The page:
• Call Test.startTest() and Test.stopTest() – When you run an Apex unit test, you will get more than the 75% code coverage that is mandatory in Salesforce. You should call stopTest before assertions to force asynchronous codes that might still be running to finish. Run fresh queries for final results since other code might change data. UsingTest.startTest() and Test.stopTest() ensures you sandbox the test inside its governor limits. This way, the setup code you use will not interfere and give you false negatives or positives surrounding the governor limits. Test.stopTest() also ensures that @future calls will complete for testing.
  • Readability – Readability is very important in unit tests. The test names should include the specific action to be taken and the expected result. The method should be descriptive and short. The method should be such that it can be reusable across different tests.
  • Build Large Test Data Sets before startTest – Since your tests will be running in different sandbox and production environments, build large test data sets before you call startTest to ensure the test has full execution limits. By default, Salesforce Github runs tests isolated from production data. When you need system data such as a Profile, query to get the right thing for that specific environment.
  • Generate Your Own Test Data – The test data you use should be generated in the test. You can generate this data using @testSetup annotation and a TestUtils class to not only ensure you have the right data, but to also ensure all the tests are run on a developer sandbox with no requirement for data.
  • Avoid no-op AKA null operations – Many testers use no-op AKA null operations. These are useless codes that do nothing. Since they are already in your code base, they will add to your coverage percentage.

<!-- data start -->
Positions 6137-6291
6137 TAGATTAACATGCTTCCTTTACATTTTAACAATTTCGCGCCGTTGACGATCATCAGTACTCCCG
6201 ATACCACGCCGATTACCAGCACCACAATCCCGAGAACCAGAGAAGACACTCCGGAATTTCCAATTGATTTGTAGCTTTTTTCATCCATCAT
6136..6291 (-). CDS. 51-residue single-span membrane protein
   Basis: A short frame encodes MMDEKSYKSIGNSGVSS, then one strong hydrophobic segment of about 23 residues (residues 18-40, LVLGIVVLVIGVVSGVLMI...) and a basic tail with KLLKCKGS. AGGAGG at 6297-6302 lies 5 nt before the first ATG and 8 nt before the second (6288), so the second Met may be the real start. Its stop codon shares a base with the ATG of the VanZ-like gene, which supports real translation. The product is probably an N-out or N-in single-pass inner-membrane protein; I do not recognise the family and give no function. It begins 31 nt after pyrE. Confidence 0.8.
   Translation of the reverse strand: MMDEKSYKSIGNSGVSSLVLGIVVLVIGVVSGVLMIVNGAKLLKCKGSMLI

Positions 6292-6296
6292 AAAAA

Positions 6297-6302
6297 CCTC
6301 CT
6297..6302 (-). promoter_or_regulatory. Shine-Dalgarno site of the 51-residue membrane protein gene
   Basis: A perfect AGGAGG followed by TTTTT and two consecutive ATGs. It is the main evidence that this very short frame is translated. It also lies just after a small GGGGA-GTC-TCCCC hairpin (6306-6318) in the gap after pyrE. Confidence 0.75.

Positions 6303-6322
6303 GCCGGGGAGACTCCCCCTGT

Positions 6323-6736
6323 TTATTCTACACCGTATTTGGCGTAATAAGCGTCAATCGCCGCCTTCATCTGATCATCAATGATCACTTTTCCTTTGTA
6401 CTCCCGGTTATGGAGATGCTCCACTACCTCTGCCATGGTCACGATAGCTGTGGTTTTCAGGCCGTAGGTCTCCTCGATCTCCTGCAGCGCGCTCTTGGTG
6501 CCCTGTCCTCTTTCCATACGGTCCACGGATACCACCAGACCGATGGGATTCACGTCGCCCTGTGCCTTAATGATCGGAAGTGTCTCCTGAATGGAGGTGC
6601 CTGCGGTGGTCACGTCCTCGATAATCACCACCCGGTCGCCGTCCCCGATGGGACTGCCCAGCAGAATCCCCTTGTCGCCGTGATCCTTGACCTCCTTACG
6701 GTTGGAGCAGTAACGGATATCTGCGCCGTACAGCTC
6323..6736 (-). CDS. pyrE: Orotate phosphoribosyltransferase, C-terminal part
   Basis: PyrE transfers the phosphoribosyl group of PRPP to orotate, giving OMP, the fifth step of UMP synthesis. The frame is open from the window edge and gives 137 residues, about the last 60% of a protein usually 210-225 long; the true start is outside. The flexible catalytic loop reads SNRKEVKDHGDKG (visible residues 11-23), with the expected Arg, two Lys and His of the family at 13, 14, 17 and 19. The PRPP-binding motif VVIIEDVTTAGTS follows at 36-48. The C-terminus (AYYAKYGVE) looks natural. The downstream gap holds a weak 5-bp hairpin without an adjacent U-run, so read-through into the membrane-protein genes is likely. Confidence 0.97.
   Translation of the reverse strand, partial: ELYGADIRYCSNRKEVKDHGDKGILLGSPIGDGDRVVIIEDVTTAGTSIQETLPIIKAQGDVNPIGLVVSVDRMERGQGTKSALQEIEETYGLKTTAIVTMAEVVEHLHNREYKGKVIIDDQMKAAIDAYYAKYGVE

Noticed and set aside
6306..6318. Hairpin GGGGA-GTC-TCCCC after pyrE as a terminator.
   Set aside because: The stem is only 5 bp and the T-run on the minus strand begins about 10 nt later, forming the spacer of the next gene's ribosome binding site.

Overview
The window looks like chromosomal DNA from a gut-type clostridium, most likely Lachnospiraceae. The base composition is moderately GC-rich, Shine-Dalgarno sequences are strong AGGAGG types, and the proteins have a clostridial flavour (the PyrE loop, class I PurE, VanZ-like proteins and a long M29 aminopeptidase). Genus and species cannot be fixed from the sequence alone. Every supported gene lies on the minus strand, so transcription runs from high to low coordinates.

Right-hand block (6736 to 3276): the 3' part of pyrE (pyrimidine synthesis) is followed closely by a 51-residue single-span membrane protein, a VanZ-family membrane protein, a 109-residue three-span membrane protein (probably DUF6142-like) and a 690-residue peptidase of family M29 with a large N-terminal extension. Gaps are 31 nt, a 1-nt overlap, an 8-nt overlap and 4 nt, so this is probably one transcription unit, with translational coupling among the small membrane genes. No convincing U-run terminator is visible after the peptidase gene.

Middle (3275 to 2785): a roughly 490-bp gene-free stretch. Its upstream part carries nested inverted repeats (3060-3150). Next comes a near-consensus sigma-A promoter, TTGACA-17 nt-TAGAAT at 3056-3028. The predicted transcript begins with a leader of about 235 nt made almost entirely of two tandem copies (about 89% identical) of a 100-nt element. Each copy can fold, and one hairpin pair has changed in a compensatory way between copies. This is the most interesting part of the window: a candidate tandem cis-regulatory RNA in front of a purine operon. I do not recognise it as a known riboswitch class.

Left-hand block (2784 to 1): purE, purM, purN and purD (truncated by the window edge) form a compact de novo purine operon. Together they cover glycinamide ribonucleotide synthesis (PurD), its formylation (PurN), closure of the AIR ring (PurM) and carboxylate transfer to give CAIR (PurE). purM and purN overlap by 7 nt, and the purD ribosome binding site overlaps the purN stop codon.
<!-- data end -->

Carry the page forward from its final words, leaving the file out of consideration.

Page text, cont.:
• Parallel Test Execution – When you start tests from the Salesforce user interface or the Developer Console, the tests will run in parallel. This is an important feature as it speeds up test run time. You should, however, note that this can lead to data contention issues and if you suspect this might happen, turn off parallel execution. The most common causes of data contention issues that often lead to UNABLE_TO_LOCK_ROW errors are:
    • When tests are meant to update the same records at the same time. Updating of the same records usually happens when tests do not create their own data.
    • When there is a deadlock in tests that are running in parallel and they try to create records that have matching index field values. A deadlock will occur when 2 running tests have queued to roll back data (this occurs when 2 tests input records that have the same unique index field values in different orders).
    • To turn off parallel test execution, go to Setup, enter Apex Test, go to Apex Test Execution Options dialog, select Disable Parallel Apex Testing, click OK.

Hire a pro for the job since he will have the experience and training necessary to do a good test, which also gives you peace of mind. Hiring a pro allows you to concentrate on your core business. It also saves you money since you will not need an in-house team for the job.


© 2016 DK New Media.